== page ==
New York (AP) — For decades, when LGBTQ people gathered to participate in New York City’s annual Pride March, they announced their presence in all the colors and types of clothing they could imagine. It was.
But soon there is something off limits: police uniforms.
As the city’s annual Pride Weekend approaches, a recent decision by the organizers of a New York City event to ban LGBTQ police officers from marching in uniform in future parades is identity and attribution, power and alienation. I put the spotlight on the problem.
For some, police should not have a unified presence in the march to commemorate the 1969 Stonewall riots caused by police raids on gay bars. Tensions between law enforcement agencies and parts of the LGBTQ community still exist half a century later.
Parade regular John Brasco said: “If you’re an officer … you could, of course, celebrate your pride, but you don’t have to wear a uniform that has perpetuated violence against many who are trying to celebrate your pride.”
For others, the presence of LGBTQ police marchers is an expression of the diversity and inclusion of fierce battles to celebrate and is a hallmark of how LGBTQ people are essential to the structure of American life.
“Why do I have to hide part of myself,” asked Ana Alboreda, a NYPD sergeant who marched several times to the parade and was vice president of the Gay Officer Action League. “Why do I have to take off my uniform shyly?”
This year is a bit controversial. Due to pandemic restrictions until recently, most of the New York City Pride events scheduled for Sunday hosted by the Heritage of Pride are virtual events.
However, the organizers said the ban would take effect next year until at least 2025.
The role that police officers should play in the annual parade has been debated for years, but has renewed heat in the national view of police atrocities.
A year ago, the streets of New York City were flooded with protests against the death of George Floyd and the clash between demonstrators and officers.
There is a long history of interaction between LGBTQ people and law enforcement agencies, especially racial minorities and transgender people, and they feel targeted and harassed by police as a system. I am.
Mark Stein, a professor of history at San Francisco State University, said the disagreement over whether uniformed police played a role in pride was “at the heart of long-standing tensions in LGBT politics.”
“Is the goal diversity, or is it the goal of dealing with the basic relationship and inequality of society?” He asked. “These are two completely different things.”
The ban is not the first of the pride march. Toronto Pride has not allowed unified police since 2017. Vancouver Pride has also begun to limit its role, but the Capital Pride Alliance began limiting it in 2018. Denver PrideFest does not allow law enforcement agencies to participate in this year’s virtual event. There is also no Capital Hill Pride Festival in Seattle, but separate from Seattle Pride.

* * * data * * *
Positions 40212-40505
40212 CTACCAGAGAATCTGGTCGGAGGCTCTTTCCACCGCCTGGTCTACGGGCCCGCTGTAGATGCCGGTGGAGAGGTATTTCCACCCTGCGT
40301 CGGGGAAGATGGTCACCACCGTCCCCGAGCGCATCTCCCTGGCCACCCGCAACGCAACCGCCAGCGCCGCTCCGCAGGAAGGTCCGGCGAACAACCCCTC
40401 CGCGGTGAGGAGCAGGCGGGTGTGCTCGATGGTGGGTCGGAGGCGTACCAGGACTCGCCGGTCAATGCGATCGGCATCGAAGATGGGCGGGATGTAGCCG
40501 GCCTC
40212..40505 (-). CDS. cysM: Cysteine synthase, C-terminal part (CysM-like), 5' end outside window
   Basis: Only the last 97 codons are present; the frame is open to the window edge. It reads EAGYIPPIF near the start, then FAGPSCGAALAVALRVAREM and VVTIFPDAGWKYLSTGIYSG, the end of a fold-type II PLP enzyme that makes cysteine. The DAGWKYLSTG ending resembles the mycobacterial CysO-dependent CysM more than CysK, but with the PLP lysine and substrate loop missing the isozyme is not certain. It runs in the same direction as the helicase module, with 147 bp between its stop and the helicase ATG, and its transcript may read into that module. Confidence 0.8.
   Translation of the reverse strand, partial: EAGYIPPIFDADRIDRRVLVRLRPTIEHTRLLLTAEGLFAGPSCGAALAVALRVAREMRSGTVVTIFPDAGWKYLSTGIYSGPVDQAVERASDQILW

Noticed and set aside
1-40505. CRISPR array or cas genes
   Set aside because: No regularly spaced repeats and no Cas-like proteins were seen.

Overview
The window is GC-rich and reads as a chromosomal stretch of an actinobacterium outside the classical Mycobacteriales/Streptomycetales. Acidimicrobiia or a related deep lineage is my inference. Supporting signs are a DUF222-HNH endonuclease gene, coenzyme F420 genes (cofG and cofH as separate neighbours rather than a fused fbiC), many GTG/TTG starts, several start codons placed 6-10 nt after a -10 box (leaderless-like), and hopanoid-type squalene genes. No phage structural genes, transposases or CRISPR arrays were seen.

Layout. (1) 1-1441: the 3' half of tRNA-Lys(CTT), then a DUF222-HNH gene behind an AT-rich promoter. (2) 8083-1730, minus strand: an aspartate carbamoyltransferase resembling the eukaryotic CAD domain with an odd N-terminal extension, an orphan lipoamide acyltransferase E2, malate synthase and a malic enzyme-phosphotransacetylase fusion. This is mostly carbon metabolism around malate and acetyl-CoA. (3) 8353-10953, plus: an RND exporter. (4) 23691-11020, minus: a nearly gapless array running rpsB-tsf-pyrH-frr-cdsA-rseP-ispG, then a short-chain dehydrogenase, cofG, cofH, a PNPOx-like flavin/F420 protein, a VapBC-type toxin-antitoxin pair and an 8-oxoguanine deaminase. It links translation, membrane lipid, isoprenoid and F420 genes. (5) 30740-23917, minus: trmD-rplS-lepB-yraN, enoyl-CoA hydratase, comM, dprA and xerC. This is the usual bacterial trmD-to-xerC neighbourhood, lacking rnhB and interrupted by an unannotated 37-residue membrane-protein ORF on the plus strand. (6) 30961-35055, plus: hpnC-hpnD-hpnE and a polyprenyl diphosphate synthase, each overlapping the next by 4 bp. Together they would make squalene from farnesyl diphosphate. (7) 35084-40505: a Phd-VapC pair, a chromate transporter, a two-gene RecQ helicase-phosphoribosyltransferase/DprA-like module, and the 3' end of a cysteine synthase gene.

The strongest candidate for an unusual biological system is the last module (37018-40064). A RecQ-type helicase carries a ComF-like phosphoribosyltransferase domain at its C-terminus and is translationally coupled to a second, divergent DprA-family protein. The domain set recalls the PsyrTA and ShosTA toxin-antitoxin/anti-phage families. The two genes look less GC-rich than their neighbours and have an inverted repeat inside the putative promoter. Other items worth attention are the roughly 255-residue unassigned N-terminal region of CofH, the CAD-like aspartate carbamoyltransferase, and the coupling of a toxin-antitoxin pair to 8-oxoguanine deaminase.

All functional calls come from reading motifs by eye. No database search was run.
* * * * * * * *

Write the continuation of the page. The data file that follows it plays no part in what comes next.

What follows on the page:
In New York City, an alternative to the Heritage of Pride event, called the Queer Liberation March, organized as a counter-argument to what the Reclaim Pride Coalition considers to be a corporate and overly comfortable main parade, does not allow police to exist. The beginning of 2019.
Andre Thomas, co-chair of the Heritage of Pride, a group that organizes major marches in New York City, said the process leading to the ban began last year.
There were no face-to-face events in New York City Pride due to the pandemic, but Reclamation Pride marched, and finally police arrested some demonstrators and sprayed them with pepper.
That negative interaction has put pressure on the LGBTQ community to respond strongly to police abuse, and an internal conversation about the level of police guards at the NYC Pride event and how it can be done. It led to a conversation between the city and NYPD. Release the escalation.
Thomas said those discussions also included reaching out to the Gay Officer Action League. Goal members have been marching in uniform at NYC Pride since 1996 and are often cheering.
However, some members of the unsupported LGBTQ community have a much more controversial relationship with the police, Thomas said.
“We have noticed that the uniform is triggering for many in the community, which creates a feeling of being unsafe and unwelcome,” he said.
“We needed to weigh the need for a group to wear uniforms for hours and the need for people left out of society to feel safe and welcome,” he said. I did.
They spoke to GOAL, announcing the ban before Heritage did, and announcing that they had been kicked out of the parade, saying, “The decision made to appease some of the activists in our community is shameful. “.
Arboleda, GOAL’s vice president, admitted that some people had negative interactions with officers, but felt that more experienced law enforcement people outnumbered them.
“We have to think and see the big picture of what it is,” she said. A few bad experiences “do not offset millions of positive experiences.”
The ban on NYC pride for uniformed police reflects deeper tensions –
Source link The ban on NYC pride for uniformed police reflects deeper tensions –